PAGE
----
Second, know the legal requirements: Once you get your venue, get a marriage license! Appear together at the Marriage License Bureau (201 Clark Avenue, (702) 671-0600). You can download a marriage license application from the web and learn more about the legal requirements at http://www.accessclarkcounty.com/depts/clerk/pages/marriage_information.aspx.

Third, keep in mind a few things:
  • If you get married in the summer, remember that it’s hot. Don’t just remember this because your guests will want to be indoors and air-conditioned, remember this because your cake will melt. Seriously.
  • Book early. Many people want to hitched in Vegas, so places fill up quick — especially if you want to get married on the strip. Yes, even by Elvis.
  • Make sure caterers are allowed at your venue OR that you like the food that the venue serves. That’s always true, but sometimes it’s harder to find venues that allow outside catering. Just make sure.

For everything else, it’s about the same: find the florist, the other vendors, you know… plan your wedding and be sure you keep in mind our tips for the day of your wedding & for staying calm!

Got more questions? Just ask!  Email me at natasha@theweddinglens.com.

~ Natasha

How to Word Your Wedding Invitation

When you’re writing your wedding invitations, sometimes the wording can be the hardest part! Here I’ll break down the invitation into parts so we can put it together. Everything that I’m posting is the traditional etiquette. The modern rules are more lenient – and pretty much you can do whatever you’re comfortable with! I will cover the modern ideas on invitations in another blog post.

 General Wording Etiquette

  • No punctuation, except after titles (Mr., Mrs., Ms., and Dr.)
  • Capitalize the beginning of the sentence, proper names, and titles – and nothing else.
  • The number of the date is spelled out; it follows the day and precedes the month (eg. Sunday, the fifth of June).
  • Spell out the year (eg. Two thousand and ten)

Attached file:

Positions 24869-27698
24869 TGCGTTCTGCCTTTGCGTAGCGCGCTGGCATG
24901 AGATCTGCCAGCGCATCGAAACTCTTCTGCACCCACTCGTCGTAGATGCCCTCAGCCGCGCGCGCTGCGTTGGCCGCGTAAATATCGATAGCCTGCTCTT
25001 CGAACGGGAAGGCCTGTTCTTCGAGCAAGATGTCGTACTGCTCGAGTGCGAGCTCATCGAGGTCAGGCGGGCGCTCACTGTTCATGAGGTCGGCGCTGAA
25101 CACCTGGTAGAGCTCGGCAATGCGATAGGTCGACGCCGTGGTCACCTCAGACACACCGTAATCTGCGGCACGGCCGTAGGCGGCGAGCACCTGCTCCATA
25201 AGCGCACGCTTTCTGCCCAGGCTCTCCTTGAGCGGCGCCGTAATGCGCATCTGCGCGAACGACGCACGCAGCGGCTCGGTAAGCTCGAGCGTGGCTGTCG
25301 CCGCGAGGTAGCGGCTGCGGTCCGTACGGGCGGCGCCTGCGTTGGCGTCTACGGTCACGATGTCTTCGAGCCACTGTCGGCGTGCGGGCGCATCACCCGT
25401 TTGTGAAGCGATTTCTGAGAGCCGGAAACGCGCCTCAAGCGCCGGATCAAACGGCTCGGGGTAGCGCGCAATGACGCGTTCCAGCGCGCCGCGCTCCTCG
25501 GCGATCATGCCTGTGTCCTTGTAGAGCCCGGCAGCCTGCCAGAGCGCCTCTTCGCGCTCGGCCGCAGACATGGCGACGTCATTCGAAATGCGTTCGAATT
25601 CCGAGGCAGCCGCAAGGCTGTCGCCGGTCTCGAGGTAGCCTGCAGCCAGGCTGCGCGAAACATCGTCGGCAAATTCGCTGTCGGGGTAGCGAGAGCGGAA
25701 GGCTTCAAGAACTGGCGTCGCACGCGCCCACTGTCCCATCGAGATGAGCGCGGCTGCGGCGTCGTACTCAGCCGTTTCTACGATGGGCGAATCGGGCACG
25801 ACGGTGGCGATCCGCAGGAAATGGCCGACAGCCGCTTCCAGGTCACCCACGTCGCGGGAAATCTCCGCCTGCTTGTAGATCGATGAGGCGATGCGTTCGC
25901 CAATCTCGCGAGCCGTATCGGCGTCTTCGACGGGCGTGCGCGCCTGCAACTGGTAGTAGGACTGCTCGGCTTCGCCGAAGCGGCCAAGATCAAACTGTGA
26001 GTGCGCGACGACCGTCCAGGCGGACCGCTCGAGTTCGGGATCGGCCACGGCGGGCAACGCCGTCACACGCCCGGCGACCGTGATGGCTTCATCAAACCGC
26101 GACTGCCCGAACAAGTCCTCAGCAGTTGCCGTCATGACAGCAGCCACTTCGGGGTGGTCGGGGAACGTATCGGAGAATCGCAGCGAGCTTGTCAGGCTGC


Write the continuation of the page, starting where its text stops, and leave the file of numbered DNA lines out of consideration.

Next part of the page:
• Spell out the times and refer to the clock (eg. Half after four instead of 4:30 p.m.; Four o’clock in the afternoon instead of 4:00 p.m.; Eight o’clock in the evening instead of 8:00 p.m.)
  • Use third person instead of first person (eg. “Mr. and Mrs. John Smith” instead of “we”).

 Sample

Just to give you an idea of what the final product will look like, here’s a sample. I’ll take each line separately:

Line 1: Mr. and Mrs. John Smith

Line 2: request the pleasure of your company

Line 3: at the marriage of their daughter, Jennifer, to Mr. Michael Johnson

Line 4: on Saturday, the fourteenth of September, two thousand and ten at four o’clock in the afternoon

Pine Street Lane Park, 123 Pine Street, Los Angeles, California

Reception to follow.

 Line one: Who hosts?

The host of the wedding is usually the primary financial contributor to the wedding, but this is not always the case. Traditionally, the bride’s family hosts. So line one would say Mr. and Mrs. Bride’s Father’s Name (eg. Mr. and Mrs. John Smith).

 Line two: How to invite?

The second line can be done a number of ways depending on the place of the ceremony and your personal taste.

 If the wedding is held in a religious place of worship, use “request the honor of your presence.” If the wedding takes place elsewhere, use “request the pleasure of your company” or “request the honor of your company.”

 The most formal traditional invitations do not use “your” in the wording, but leave a blank space to handwrite the name of the guest. For example, “Mr. and Mrs. John Smith request the honor of Mr. and Mrs. Walter Murray’s presence. . . .” This is rarely done now, however.

 Line three: Who is getting married?

Obviously this should be the easiest part, but there are still a few ways to do this. Since it’s the bride’s parents who are hosting and inviting, the wording would be: “in the marriage of their daughter, Jennifer Anne, to Mr. Michael Johnson.”

 Line four and onward: When and where? What else?

Time goes first, then location. Then you can add in a line about the reception – but a reception card will be separate.

 So, bringing it all together:

Mr. and Mrs. John Smith

request the pleasure of your company

at the marriage of their daughter, Jennifer, to Mr. Michael Johnson

on Saturday, the fourteenth of September, two thousand and ten

at four o’clock in the afternoon

Pine Street Lane Park, 123 Pine Street, Los Angeles, California

 Reception to follow.

 What about the reception information?

The reception information will be on a separate card. The only information that you need on the invitation is that a reception will follow.

 If you do not want children in attendance, instead of writing “Reception to follow,” specify “Adult reception to follow.” 

 Again, these are the traditions, not necessarily applicable to your particular situation.

~ Natasha

How to Plan Your Wedding: When To Do What (Part II)

The last blog post I wrote was all about how to plan your wedding — from moment of engagement until the final steps. What I didn’t include were things to know for the day of and miscellaneous things that come up whilst planning your wedding. That’s what I’m going to do here!

For the Day